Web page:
This is part thirteen of a series on how to approach bash programming in a way that’s safer and more structured than your basic script.
See part 1 if you want to catch the series from the start.
Last time, we discussed techniques for working in strict mode. This time, let’s TDD a function to implement strict mode.
As a reminder, setting any of the strict mode settings involves calling set -o. In order to unset any of them, you use set +o instead.
This time, let’s start with the tests. We’ll implement our strict_mode function in lib/support.bash.
Before we start with the code, let me tell you how I work iteratively with shpec.
The easiest way to run tests is to have them automatically run when your work is saved. This way you can write the test, see it fail and then see it pass (or fail) as soon as you’ve written your script to disk.
I use a combination of the linux find command along with the entr tool to do so:
entr can be installed on ubuntu with the command sudo apt-get install -y entr.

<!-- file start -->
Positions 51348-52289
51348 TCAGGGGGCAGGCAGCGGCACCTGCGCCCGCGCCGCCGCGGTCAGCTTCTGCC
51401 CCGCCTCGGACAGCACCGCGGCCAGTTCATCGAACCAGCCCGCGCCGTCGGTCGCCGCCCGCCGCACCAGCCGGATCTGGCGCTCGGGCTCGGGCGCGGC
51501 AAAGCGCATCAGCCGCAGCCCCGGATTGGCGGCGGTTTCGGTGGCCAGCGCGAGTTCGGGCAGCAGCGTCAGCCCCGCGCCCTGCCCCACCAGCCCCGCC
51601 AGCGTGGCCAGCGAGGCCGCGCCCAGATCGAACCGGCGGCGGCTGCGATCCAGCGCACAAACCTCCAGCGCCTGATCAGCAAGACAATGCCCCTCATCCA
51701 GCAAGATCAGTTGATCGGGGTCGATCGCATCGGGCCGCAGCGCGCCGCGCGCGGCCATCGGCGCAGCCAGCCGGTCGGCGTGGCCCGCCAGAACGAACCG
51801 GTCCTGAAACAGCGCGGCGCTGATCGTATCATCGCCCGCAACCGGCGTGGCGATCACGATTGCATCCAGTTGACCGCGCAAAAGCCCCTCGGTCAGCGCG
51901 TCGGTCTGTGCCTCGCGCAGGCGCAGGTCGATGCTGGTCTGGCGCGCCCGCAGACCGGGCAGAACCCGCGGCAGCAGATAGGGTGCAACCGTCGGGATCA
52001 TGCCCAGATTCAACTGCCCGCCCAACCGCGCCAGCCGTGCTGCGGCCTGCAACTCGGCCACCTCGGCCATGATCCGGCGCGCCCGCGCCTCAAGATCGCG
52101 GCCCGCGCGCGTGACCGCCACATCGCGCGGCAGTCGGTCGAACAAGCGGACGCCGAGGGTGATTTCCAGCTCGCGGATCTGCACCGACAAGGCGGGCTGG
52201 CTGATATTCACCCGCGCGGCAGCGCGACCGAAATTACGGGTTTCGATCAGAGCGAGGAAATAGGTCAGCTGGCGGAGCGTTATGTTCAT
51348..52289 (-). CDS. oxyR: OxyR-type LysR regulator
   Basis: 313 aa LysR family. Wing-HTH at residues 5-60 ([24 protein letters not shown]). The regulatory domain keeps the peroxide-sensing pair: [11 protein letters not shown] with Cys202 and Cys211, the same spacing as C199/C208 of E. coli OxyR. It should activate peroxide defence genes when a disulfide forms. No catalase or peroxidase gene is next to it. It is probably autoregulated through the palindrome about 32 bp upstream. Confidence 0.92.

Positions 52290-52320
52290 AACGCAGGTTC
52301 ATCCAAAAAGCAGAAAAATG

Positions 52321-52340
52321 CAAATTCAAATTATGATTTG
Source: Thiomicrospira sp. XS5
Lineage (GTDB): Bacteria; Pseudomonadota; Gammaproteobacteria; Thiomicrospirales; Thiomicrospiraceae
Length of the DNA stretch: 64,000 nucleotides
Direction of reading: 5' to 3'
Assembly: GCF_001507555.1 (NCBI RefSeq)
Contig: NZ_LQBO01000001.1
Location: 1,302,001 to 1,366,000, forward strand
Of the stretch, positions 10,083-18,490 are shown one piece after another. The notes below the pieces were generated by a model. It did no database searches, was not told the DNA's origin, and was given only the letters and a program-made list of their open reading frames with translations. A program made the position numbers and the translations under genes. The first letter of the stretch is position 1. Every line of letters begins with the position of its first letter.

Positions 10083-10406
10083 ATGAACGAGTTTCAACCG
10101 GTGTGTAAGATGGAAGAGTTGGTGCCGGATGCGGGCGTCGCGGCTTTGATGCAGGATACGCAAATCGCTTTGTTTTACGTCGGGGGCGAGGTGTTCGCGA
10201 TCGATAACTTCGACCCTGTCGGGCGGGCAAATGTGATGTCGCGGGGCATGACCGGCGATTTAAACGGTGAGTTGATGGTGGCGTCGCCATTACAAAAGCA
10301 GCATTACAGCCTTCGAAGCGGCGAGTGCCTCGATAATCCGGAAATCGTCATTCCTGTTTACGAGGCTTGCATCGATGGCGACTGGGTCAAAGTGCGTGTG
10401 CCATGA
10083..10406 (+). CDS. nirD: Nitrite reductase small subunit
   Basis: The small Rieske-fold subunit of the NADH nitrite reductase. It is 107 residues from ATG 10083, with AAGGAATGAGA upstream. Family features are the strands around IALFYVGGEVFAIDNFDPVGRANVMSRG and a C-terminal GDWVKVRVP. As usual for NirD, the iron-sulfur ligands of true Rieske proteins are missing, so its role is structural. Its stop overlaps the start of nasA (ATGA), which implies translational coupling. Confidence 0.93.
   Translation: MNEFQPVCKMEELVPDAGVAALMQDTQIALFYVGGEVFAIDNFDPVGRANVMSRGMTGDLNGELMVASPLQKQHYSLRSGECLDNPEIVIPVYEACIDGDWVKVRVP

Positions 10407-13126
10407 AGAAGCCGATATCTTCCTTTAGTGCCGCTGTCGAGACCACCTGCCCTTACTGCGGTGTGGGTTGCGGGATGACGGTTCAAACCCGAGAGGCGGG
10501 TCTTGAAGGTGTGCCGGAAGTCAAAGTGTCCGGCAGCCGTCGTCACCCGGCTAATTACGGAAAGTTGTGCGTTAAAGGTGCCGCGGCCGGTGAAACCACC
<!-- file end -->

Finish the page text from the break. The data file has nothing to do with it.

I run this command in the directory above my lib and shpec directories like so:
entr monitors the files given by find for changes on disk, then runs the shpec command. Because it’s run from the directory above, it sees changes in both the shpec file as well as the script file.
Keeping this in one window while I work in the editor in another lets me see results instantly.
Now the test.
This fails since we don’t yet have strict_mode. Let’s remedy that.
This passes, so on to the next test:
Run shpec and failure again. Good.
Pass. The tests for pipefail and nounset are similar. I don’t bother testing the off setting for the other two.
Here’s the entirety of strict_mode testing in shpec/support_shpec.bash:
And finally, lib/support.bash:
Continue with part 14 - updated outline